The Tenth was, in general, a Regiment that was very attached to the wearing of a moustache, and the feelings of the Editor of the Gazette, on hearing the rumour that the standing order to wear a moustache was imminently to be rescinded, are set out in a article that appeared in Volume 25:
Copied from The XRH Gazette No. 25 October 1913. Volume 25
A subject that was causing excitement and agitated controversy in the Home military circles, in July, was the “Army moustache”. Certain London papers predicted its doom, and the paragraph of the King’s Regulation prohibiting the shaving of the upper lip, will shortly be abolished.
The consensus of the doubtfully authoritative opinions of those who rushed into correspondence on the subject was decidedly in favour of its discontinuance. One who is described in the Daily Sketch as a “military officer” declares that “the popularity of the moustache had waned in the last ten years.
Of course the idea of the regulation may have been to save time when the troops were on the march, but I don’t think any officer begrudges the time the shaving takes now. Another idea may have been to add to the importance of young officers, who, if they were clean shaven, looked like boys, and gave the impression that they were not old enough to command the bronzed veterans in their companies.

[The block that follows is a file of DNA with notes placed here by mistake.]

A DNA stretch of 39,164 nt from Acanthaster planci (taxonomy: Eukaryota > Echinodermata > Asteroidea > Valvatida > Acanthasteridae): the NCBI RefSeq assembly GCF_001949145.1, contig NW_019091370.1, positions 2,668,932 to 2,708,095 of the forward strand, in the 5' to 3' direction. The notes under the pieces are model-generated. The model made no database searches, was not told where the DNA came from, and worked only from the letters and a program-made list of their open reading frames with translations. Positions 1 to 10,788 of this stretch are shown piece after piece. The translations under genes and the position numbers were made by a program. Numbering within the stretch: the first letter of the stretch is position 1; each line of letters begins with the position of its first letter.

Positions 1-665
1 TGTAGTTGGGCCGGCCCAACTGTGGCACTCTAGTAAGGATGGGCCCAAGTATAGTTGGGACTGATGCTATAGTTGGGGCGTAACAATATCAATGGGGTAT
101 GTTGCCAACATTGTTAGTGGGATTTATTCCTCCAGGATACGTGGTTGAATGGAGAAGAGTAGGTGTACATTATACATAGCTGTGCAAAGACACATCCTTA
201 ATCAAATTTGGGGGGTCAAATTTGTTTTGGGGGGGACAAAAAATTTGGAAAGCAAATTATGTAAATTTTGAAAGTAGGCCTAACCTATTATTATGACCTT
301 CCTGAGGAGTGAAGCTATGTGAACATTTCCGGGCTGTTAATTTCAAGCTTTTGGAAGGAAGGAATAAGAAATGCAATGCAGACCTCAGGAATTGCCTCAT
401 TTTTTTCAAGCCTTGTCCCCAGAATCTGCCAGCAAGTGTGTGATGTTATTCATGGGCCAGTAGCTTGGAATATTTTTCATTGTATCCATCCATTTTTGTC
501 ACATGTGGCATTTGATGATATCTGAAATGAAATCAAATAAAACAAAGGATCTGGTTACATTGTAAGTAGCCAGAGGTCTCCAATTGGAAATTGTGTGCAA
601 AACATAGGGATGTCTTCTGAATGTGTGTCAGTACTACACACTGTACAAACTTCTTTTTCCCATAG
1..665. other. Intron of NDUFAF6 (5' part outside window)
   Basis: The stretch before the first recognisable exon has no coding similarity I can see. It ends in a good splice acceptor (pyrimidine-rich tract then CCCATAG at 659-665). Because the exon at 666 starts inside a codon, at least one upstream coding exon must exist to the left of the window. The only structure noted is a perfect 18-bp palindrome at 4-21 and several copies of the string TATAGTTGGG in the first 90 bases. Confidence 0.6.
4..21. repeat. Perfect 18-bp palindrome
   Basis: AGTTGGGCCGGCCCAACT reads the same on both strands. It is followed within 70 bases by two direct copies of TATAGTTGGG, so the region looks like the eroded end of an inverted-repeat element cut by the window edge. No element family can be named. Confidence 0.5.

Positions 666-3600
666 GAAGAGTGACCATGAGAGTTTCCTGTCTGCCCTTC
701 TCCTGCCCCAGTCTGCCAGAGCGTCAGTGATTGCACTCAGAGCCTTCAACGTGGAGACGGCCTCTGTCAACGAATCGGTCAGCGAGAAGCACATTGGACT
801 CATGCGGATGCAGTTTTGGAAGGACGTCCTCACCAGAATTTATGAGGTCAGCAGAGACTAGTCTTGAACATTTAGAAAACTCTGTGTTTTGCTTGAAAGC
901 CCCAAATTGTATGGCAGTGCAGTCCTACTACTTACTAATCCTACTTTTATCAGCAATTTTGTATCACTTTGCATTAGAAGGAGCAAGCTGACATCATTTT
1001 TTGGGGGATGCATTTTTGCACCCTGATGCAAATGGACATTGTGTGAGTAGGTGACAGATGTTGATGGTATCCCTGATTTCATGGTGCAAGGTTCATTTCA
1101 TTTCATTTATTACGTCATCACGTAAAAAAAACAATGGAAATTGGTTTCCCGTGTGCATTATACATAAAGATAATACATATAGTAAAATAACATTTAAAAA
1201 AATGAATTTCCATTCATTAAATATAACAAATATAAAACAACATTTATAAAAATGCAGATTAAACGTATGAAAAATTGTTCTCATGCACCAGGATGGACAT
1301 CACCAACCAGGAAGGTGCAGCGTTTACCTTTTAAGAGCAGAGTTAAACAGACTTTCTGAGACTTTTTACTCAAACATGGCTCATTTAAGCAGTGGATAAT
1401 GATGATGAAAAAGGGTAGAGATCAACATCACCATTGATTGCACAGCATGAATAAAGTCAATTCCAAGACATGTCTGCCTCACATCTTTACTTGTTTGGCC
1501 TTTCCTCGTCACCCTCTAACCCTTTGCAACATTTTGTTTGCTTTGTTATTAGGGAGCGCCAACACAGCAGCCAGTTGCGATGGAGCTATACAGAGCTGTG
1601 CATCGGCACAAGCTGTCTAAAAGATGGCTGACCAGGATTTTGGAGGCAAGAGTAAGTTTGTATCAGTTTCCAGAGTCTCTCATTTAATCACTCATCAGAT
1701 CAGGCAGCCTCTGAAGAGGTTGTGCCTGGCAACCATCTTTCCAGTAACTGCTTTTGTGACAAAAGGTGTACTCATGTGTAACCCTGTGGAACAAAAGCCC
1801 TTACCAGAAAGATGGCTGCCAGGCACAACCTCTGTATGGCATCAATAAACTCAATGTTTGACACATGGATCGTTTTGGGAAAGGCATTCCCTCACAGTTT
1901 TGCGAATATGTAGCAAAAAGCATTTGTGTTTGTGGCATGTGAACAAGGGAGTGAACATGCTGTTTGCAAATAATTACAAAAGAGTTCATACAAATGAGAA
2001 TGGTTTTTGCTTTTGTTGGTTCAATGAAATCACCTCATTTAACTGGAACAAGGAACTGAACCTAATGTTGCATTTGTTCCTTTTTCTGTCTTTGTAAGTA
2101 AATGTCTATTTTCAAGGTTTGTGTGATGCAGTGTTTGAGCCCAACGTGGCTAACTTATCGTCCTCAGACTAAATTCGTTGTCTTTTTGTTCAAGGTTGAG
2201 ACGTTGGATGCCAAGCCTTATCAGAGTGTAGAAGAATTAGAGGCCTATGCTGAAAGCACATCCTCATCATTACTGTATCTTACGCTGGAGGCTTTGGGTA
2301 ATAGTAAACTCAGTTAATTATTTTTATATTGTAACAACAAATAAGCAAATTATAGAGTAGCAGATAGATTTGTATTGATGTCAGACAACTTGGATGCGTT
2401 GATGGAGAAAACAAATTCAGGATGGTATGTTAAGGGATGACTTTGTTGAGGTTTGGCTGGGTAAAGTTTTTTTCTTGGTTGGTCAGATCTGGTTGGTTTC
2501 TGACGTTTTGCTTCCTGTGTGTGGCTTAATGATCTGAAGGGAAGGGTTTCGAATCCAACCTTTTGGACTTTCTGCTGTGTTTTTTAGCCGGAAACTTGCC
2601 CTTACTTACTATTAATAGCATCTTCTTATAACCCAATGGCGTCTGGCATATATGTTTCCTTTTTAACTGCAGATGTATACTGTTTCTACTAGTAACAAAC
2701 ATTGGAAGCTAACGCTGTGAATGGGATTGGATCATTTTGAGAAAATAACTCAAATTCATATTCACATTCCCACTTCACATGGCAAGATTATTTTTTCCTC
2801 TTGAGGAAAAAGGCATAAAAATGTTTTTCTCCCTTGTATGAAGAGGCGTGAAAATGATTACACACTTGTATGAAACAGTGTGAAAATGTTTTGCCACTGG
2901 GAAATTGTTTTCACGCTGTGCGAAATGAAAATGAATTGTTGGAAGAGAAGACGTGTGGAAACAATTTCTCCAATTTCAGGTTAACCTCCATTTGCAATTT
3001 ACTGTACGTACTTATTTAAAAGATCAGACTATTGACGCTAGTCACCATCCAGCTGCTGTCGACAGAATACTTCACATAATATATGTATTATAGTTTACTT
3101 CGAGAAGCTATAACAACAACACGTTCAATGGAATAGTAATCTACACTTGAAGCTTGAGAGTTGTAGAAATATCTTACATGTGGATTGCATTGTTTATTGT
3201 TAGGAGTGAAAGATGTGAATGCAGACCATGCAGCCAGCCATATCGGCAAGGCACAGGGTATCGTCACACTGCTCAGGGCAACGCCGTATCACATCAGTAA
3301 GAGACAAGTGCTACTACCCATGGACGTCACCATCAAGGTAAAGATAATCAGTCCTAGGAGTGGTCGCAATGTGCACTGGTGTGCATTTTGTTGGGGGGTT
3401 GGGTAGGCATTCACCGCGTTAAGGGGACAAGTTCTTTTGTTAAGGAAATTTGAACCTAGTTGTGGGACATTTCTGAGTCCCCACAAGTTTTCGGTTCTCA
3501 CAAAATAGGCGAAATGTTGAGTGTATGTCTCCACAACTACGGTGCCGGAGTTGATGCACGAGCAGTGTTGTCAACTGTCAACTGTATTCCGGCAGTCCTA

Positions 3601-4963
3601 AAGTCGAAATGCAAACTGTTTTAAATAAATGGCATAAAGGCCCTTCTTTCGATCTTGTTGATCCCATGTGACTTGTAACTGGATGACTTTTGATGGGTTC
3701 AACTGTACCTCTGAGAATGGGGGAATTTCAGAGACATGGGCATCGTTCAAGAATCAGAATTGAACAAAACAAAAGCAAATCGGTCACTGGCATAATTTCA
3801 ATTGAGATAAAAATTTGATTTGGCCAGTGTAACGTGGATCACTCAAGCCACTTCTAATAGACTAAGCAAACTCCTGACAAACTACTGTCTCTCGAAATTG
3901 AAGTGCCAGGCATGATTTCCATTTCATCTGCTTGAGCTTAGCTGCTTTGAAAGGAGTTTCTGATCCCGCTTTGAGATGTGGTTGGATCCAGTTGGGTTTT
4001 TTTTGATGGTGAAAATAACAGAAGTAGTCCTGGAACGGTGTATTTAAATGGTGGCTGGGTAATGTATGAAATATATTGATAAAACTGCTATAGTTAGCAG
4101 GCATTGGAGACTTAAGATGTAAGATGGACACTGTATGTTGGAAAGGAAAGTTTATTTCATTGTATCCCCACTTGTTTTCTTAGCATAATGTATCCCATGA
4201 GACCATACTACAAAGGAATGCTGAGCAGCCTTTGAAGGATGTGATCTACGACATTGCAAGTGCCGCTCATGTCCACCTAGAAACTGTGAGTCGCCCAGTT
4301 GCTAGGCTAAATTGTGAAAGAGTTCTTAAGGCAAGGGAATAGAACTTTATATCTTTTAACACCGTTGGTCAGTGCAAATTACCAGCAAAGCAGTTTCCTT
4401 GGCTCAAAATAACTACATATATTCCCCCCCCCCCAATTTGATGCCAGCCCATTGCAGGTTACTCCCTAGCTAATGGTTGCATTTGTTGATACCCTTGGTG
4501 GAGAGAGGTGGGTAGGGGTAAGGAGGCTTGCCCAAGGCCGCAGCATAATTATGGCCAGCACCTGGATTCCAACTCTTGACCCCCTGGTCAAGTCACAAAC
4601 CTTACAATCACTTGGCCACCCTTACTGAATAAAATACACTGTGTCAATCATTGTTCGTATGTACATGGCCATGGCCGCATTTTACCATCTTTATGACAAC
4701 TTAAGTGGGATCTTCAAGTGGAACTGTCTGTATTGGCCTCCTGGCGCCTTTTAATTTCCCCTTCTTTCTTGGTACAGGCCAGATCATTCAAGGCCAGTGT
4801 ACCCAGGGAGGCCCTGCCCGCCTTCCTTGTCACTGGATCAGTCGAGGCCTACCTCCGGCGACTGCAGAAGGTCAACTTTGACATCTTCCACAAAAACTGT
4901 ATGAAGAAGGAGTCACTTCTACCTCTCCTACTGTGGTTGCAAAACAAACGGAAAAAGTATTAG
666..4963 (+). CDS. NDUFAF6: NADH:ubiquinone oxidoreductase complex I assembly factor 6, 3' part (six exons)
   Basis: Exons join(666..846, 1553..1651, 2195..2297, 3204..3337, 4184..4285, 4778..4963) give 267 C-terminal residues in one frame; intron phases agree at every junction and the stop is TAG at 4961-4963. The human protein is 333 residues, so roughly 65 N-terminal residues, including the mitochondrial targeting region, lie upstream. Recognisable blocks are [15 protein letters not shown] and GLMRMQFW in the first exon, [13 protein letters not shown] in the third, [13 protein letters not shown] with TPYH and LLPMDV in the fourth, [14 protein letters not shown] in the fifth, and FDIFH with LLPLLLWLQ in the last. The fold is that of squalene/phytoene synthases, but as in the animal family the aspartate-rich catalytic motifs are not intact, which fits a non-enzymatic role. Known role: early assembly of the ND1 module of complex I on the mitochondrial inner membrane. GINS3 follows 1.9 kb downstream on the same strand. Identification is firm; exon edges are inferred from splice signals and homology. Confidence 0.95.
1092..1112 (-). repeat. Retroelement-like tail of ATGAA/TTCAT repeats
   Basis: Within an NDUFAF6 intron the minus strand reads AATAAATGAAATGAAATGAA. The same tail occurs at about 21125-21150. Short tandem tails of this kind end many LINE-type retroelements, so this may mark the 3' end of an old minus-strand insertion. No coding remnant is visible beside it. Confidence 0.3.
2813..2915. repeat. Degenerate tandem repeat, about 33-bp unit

Certainly the man who is clean shaven looks most business-like, and that is the main thing to aim at”
Can any weaker arguments than those, this “military officer” propounds for the abolition of the Regulations be conceived?
Imagine the economy of time from omitting to shave the upper lip, after attending to the whiskers and beard. Estimate the impression made upon the bronzed veterans by the young officer whose moustache, except in isolated cases, could not have failed to betray his juvenescence.
“Military Officer’s” views of the desirability of business-like appearance are puerile, and unworthy of comment.
Another London paper introduces its article with the prominent headlines:
CLEAN-SHAVEN ARMY OFFICERS AND MEN OBJECT TO WEARING
DISLIKED BY WOMEN
Then asks pertinently “Is the military moustache to disappear?
Follows this up by the assertion that “agitation is now being made, by both officers and men in the army for the right to be clean shaven, and the abolition of the paragraph No. 1695 of the King’s Regulations” which is describes as autocratic.
The paper quotes claims to have sent representation to the War Office, where an “Official” informed him—-
- That the shaving of the upper lip is a breach of discipline, and that the matter is dealt with by the Commanding Officer.
- That the definition of a whisker of moderate length, prescribed by the regulation, was not forthcoming.